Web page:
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This article is from the Encyclopedia of North Carolina edited by William S. Powell. Copyright © 2006 by the University of North Carolina Press. Used by permission of the publisher. For personal use and not for further distribution. Please submit permission requests for other use directly to the publisher.

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Snap Dragon

by Jaquelin Drane Nash, 2006

The Snap Dragon was the most successful North Carolina privateer in combat with the British fleet in the War of 1812. The schooner was built on the West River in Maryland in 1808 and originally named the Zephyr. The Snap Dragon's length was 85.5 feet, its beam 12.5 feet, its draft 8.67 feet, and its weight 147.42 tons. It carried six guns and a crew of 80. Capt. Otway Burns, a skipper of legendary skill and intrepidity, commanded the Snap Dragon on three profitable cruises between 1812 and 1814: two in West Indian waters and one near Nova Scotia and Newfoundland. The schooner harried the invading fleet, preventing the arrival of British troops and supplies on American shores, while securing prizes of goods and capturing enemy vessels to enlarge and outfit the small U.S. fleet. During these three cruises, several British ships engaged in battle with the small American craft. Burns captured 42 English vessels and their cargo, valued at more than $4 million, and took more than 300 English officers and sailors prisoner.

Able and swift as it was, the Snap Dragon could not have made its remarkable voyages without the genius of Burns. On its fourth cruise, under another skipper (Burns remained ashore, crippled with rheumatism), the schooner was captured by a British sloop of war off Nova Scotia.

Additional Resources:

Burns, Walter Francis. Captain Otway Burns: Patriot, Privateer and Legislator. New York. 1905.  (accessed September 26, 2012).

Goodwin, Jim. "Model of Burns' Snap Dragon." Swansboro, North Carolina - History (blog). 2008. (accessed September 26, 2012).

McKown, Harry. "Otway Burns and the Snap Dragon." This Month in North Carolina History (blog). July 2010. (accessed September 26, 2012).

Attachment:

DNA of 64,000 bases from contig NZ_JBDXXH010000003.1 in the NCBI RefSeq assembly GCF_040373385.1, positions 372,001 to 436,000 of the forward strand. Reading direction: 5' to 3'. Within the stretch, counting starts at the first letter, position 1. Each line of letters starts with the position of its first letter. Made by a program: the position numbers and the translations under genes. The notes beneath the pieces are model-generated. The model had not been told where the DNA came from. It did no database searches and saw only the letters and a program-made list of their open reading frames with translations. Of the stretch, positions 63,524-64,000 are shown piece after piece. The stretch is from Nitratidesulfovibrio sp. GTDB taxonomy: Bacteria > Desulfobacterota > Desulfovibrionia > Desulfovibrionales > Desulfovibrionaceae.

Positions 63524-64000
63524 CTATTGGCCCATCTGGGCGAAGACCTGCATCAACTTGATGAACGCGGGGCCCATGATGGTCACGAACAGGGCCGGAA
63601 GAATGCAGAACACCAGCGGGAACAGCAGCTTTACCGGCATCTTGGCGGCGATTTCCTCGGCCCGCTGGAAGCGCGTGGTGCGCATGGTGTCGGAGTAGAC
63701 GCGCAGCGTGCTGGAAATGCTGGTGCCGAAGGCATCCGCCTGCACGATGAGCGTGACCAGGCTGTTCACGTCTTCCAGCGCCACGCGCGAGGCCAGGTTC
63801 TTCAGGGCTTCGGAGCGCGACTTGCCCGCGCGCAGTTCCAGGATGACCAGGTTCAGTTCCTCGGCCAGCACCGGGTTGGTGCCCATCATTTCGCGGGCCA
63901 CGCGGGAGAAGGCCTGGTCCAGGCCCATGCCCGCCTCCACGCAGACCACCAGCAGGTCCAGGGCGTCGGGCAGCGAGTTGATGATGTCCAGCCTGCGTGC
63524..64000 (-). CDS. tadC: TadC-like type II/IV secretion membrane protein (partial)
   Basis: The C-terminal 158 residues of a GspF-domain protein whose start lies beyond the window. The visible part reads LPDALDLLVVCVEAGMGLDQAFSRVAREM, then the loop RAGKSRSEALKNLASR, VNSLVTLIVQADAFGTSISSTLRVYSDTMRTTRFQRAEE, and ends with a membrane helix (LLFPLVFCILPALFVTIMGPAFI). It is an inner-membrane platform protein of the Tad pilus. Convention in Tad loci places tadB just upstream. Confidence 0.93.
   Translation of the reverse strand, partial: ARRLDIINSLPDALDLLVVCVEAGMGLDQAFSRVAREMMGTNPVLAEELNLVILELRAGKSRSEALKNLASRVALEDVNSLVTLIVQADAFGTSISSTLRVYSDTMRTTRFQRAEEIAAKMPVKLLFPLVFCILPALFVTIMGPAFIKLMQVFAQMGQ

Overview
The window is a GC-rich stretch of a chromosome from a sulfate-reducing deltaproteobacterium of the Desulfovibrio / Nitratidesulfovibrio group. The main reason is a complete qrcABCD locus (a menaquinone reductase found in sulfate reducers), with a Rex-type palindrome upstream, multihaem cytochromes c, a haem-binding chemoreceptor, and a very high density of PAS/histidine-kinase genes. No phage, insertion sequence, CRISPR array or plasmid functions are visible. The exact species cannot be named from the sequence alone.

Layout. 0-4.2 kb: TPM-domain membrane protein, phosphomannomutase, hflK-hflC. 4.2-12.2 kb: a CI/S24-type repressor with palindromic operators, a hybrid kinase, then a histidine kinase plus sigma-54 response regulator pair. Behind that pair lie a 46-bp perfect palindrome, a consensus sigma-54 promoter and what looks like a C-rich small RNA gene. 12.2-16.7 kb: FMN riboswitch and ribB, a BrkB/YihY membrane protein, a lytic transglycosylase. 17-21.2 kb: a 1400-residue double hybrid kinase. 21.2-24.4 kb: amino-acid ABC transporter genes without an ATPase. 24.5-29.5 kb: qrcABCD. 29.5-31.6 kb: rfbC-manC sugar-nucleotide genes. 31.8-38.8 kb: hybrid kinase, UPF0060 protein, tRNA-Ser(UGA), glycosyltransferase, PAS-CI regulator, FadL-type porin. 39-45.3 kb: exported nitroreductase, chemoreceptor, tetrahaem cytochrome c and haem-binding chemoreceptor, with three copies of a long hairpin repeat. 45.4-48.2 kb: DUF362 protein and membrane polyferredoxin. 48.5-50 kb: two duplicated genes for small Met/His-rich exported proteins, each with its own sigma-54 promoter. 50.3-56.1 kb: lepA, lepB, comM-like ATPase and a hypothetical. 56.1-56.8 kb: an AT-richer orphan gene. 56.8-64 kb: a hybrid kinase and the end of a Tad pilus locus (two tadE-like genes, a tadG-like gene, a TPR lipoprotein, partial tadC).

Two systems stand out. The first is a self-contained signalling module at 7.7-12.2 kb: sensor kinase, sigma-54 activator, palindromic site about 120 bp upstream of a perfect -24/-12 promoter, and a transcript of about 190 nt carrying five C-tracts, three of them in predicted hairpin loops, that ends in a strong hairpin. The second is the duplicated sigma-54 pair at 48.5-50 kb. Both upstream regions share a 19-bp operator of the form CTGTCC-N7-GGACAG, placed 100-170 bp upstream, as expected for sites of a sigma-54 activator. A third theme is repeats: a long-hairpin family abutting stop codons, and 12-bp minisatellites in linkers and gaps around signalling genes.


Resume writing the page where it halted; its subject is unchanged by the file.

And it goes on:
Butler, Lindley S. "Otway Burns The Snap Dragon Sweeps the Western Atlantic." Pirates, Privateers, and Rebel Raiders of the Carolina Coast. Chapel Hill: University of North Carolina Press. 2000. p. 73-94.

War of 1812 Bicentenntial 2012-2015. North Carolina Department of Cultural Resources. 2011.   (accessed September 26, 2012).

Nicholson, Lee H. "Snap Dragon: An American Privateer". Nautical Research Journal 27: 206. December 1981.

Barbour, Ruth P. Cruise of the Snap Dragon. Winston-Salem, N.C.: John F. Blair. 1976.

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I am also interested in the answer to that question as I have an obituary for Redmond Stanly of Kenansville from the Wilmington Journal 23 January 1852 which says he was aboard the Snap Dragon and spent 2 years as a prisoner-of-war.


Is there a record anywhere that list the names of the crew members of the Snap dragon. I found in an old obituary that one John Bragg of Ocracoke and Portsmouth Islands was a crew member but have found no others.


Hi Ellen,

Thanks for visiting this entry and taking time to post your question.

I'm connecting you by email with Reference Services at the Government & Heritage Library at the State Library of North Carolina. Someone will contact you shortly to assist you with this question.

Good luck and best wishes,

Kelly Agan, Government & Heritage Library

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